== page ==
Aside ubiquitin-conjugates CDC48/p97 and its cofactor UFD1 both recognize SUMOylated target proteins directly (Nie et al., 2012). A functional relevance of CDC48/p97 exclusively targeting SUMO-conjugates was first described in the assembly of downstream effector proteins during DNA repair (Bergink et al., 2013). During HR the essential recombinase RAD51 forms long filaments on the two single stranded loose DNA ends, which enable scanning and approaching the homologous sequence (Holthausen et al., 2010; Forget and Kowalczykowski, 2012). Its DNA association needs to be tightly controlled, since hyper-recombination is highly cytotoxic; at the same time RAD51 is essential for recombination (Tsuzuki et al., 1996; Sonoda et al., 1998; Richardson et al., 2004; Klein, 2008). In yeast, SUMO-conjugated Rad52 interacts with and aides Rad51 loading onto DNA when engaged in HR. Interestingly, CDC48/p97Ufd1 has direct binding affinity toward the same SUMOylated lysine on Rad52 hence counterbalancing recombination events mediated by Rad51 (Bergink et al., 2013). This finding highlights a function of CDC48/p97 independent of ubiquitin and implies that competitive binding to SUMO can promote segregation activity.

In addition to minimizing Rad51-Rad52 interaction, CDC48/p97 plays a more global role in the regulation of SUMO-conjugates at the chromatin (Køhler et al., 2015). SUMOylation was established as another layer of regulation at DSB sites that enables thorough repair (Hardeland et al., 2002; Cremona et al., 2012; Jackson and Durocher, 2013). Mutations in SUMO related proteins lead to genomic instability, but again, inappropriate retention of SUMOylated proteins on DNA also impedes accurate repair since recruitment of downstream factors is strongly reduced (Psakhye and Jentsch, 2012). Interestingly, the CDC48/p97Ufd1-Npl4 complex has been implicated in this specific extraction as well. Ufd1 harbors a SUMO interaction motif (SIM) by which it directly binds SUMO (Nie et al., 2012). Additionally, specific ubiquitin ligases target SUMOylated proteins for ubiquitylation (SUMO-targeted ubiquitin ligases: STUbLs). CDC48/p97 together with its cofactors is thus recruited via a dual mechanism consisting of ubiquitin and SUMO, thereby facilitating extraction and possibly degradation of SUMOylated proteins at DNA damage sites (Nie et al., 2012). UFD1 takes an important role as cofactor of CDC48/p97. In addition to its direct binding to SUMO, a physical as well as functional interaction of Ufd1 with the STUbL Rfp1 (RNF4 ortholog) or the SUMO E3 ligase Pli1 (PIAS1) was shown. The concerted action of these proteins leads to ordered removal of SUMOylated proteins at damage site, again their inappropriate retention by loss of one of the factors entails genomic instability (Køhler et al., 2013). This example nicely highlights CDC48/p97s function as a molecular switch. It provides a platform for a variety of functionally distinct proteins that together lead to precisely coordinated CDC48/p97-dependent chromatin extraction of client proteins (Figure 1; Table 1).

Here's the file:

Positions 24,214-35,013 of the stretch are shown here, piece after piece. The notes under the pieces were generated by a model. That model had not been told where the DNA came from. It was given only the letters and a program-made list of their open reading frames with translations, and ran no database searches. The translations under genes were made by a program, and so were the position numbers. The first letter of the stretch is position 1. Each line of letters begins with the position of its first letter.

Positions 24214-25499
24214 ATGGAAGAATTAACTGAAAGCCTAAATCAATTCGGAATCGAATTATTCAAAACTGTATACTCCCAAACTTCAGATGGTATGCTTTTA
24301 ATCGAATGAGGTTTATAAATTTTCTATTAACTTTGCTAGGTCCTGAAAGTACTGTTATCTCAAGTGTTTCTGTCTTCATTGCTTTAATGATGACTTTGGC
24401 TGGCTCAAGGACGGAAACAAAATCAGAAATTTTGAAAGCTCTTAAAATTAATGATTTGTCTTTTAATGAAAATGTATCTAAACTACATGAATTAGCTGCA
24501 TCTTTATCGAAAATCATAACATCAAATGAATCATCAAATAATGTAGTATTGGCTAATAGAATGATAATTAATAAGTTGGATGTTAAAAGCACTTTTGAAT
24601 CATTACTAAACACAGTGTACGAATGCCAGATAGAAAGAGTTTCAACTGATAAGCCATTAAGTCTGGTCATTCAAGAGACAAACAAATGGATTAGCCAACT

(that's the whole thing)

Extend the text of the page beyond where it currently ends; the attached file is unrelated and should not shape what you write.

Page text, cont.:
An analogous mechanism was described for DNA repair by the Fanconi anemia pathway. After replication block, Fanconi anemia pathway becomes active to promote fork restart by initiating translesion synthesis and damage removal (Haynes et al., 2015). Two central components, FANCI and FANCD, are SUMOylated upon fork stalling. As described for other SUMOylated proteins, they are targeted for degradation by RNF4 mediated ubiquitylation and subsequent mobilization from DNA by the CDC48/p97 complex (Gibbs-Seymour et al., 2015). Here CDC48/p97 acts jointly with DVC1. Degradation of FANCI and FANCD is impaired in RNF4 mutants, highlighting that in this case ubiquitin binding of the CDC48/p97DV C1 complex is necessary.

Processing of DNA-protein Crosslinks